Cricket Australia needs to decide whether Steve Smith’s national captaincy career is over - and fast
Cricket Australia needs to decide whether Steve Smith’s national captaincy career is over - and fast

The complex issue Australia must confront - and fast

It just doesn't feel right. Every cricket fan in the country has a view on whether Steve Smith should captain Australia except the people making the decision.

The time is right for Cricket Australia's board to ask itself the question which has been putting off in the hope a cloudy issue might become clearer - does it want Smith back as captain?

Would it rather move on in the wake of the South African ball tampering scandal or could it even find a middle ground such as appointing Smith vice-captain so he could work with and enhance the development of a new batch of leaders?

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Should Steve Smith have been handed the captaincy on Sunday?
Should Steve Smith have been handed the captaincy on Sunday?

Since Smith's two-year leadership ban ended in March, the line from Australia's top echelons on whether Smith would be allowed back as a leader is that the matter is yet to be fully talked through.

Well, talk they must. And soon.

In fact, the conversation should have happened already because these issues become very big very quickly.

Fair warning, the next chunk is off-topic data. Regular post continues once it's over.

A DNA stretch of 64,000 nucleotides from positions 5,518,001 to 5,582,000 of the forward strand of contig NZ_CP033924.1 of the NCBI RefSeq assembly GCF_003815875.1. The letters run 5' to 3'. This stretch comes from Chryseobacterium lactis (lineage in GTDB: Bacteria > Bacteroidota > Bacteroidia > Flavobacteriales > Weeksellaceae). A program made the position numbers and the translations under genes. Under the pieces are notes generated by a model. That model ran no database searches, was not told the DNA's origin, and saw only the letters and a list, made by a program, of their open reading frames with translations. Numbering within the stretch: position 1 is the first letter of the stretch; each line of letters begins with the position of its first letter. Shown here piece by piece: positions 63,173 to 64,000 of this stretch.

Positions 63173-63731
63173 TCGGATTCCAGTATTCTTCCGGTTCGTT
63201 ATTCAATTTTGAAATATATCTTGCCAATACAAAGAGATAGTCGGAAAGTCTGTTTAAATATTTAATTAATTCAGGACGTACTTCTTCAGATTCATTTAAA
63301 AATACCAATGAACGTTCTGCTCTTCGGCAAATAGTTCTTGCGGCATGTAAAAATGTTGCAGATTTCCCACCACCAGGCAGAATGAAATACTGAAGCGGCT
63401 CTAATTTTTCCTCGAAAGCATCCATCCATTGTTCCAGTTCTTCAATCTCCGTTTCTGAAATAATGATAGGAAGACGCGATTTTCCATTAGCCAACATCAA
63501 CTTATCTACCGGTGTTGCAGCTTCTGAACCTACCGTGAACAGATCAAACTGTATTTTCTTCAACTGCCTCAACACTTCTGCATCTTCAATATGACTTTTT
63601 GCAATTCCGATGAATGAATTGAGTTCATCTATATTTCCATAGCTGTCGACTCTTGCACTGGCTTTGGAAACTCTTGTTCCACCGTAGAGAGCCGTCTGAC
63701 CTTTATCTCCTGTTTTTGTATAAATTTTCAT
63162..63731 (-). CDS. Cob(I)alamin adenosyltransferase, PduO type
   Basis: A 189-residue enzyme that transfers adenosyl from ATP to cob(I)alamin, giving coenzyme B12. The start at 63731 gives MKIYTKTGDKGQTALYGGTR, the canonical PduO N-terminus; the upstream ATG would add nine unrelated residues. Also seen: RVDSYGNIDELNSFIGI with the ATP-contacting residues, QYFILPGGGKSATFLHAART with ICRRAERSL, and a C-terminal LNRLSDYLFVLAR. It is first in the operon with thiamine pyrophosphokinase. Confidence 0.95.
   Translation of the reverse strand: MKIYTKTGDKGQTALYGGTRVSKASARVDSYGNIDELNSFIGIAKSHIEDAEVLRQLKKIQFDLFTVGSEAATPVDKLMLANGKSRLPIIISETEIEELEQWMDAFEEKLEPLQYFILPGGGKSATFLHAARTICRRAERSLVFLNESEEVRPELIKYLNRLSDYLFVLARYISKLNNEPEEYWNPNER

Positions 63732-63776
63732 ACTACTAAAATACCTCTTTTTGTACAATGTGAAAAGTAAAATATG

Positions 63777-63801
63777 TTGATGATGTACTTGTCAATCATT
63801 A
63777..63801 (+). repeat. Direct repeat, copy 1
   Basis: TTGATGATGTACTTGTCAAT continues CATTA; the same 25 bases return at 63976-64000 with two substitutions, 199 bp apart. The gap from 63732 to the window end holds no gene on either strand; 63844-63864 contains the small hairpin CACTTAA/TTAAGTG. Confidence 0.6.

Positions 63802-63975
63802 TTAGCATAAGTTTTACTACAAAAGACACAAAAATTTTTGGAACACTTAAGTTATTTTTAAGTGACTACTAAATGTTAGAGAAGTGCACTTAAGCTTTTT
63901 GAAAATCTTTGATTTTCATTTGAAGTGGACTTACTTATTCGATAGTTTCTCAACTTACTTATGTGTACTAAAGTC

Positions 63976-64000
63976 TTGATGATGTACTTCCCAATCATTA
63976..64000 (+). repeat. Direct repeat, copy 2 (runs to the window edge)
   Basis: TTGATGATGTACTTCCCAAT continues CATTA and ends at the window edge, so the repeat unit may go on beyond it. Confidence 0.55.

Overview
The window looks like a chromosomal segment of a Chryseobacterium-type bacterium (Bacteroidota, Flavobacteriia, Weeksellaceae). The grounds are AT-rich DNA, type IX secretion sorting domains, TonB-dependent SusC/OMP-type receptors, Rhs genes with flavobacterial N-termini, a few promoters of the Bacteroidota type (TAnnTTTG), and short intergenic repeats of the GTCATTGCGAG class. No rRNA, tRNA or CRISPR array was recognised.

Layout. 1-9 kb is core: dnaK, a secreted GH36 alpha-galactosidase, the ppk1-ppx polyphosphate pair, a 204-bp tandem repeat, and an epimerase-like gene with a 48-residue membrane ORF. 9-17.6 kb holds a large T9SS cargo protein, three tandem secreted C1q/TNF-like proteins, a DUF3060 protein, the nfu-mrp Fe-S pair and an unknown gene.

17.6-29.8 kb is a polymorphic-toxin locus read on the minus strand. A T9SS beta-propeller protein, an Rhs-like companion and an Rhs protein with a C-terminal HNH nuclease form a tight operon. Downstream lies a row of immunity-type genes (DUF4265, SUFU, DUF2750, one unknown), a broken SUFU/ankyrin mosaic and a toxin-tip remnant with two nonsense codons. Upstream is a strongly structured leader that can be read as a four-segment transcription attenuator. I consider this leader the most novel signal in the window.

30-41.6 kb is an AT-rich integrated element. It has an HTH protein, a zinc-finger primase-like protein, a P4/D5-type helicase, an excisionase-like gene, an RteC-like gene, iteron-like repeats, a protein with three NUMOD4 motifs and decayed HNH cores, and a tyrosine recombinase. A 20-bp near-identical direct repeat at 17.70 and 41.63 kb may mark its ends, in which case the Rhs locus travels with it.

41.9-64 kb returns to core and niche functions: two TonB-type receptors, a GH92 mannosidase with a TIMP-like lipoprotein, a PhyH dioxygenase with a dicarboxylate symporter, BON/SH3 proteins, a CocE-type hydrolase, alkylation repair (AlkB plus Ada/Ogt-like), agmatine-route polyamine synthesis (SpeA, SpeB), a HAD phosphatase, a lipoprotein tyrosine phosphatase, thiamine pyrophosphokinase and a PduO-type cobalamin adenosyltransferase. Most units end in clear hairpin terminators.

Like on Sunday when Matt Wade was made captain because, as Justin Langer explained, there was a process that had to be gone through before Smith could be considered for the captaincy.

That's true but you could whiz through that process in 24 hours if you really wanted to as Australia did when Smith's first appointment as national captain was rushed through one Sunday after Michael Clarke was injured in 2014.

 

The normal process involves the selectors nominating their choice as captain and that name goes to the Cricket Australia Board who either endorse or overrule it.

Sometimes they agree. Sometimes they don't. But the board is historically very firm about retaining the final say.

Selection chairman Trevor Hohns handed Shane Warne's name to the panel when Mark Taylor retired in 1999 suspecting deep down they would overrule it and appoint Steve Waugh, which they did.

Wade captained Australia well, but in many ways his appointment was a waste because he is not the future.

At least if Smith had been given a soft reappointment on Sunday, Australia could have gauged public sentiment about his return.

Did ‘Sandpapergate’ spell the end of Steve Smith’s captaincy hopes?
Did ‘Sandpapergate’ spell the end of Steve Smith’s captaincy hopes?

Smith has been guarded about his desire to captain again but his friends say he would accept the position because it would be a final act of redemption and rehabilitation after the ball tampering scandal.

The board's prime concerns over reappointing him are that it would rekindle the stigma of the Cape Town affair and every behavioural stumble by Australia would have a "back to the bad old days'' feel about it.

There is also a feeling he is just left to bat, and bat and bat.

Former board member Mark Taylor was known to strongly endorse the prospect of Smith again. Others have reservations.

It will be a spirited discussion … and one that should happen sooner rather than later.

Originally published as The complex issue Australia must confront - and fast


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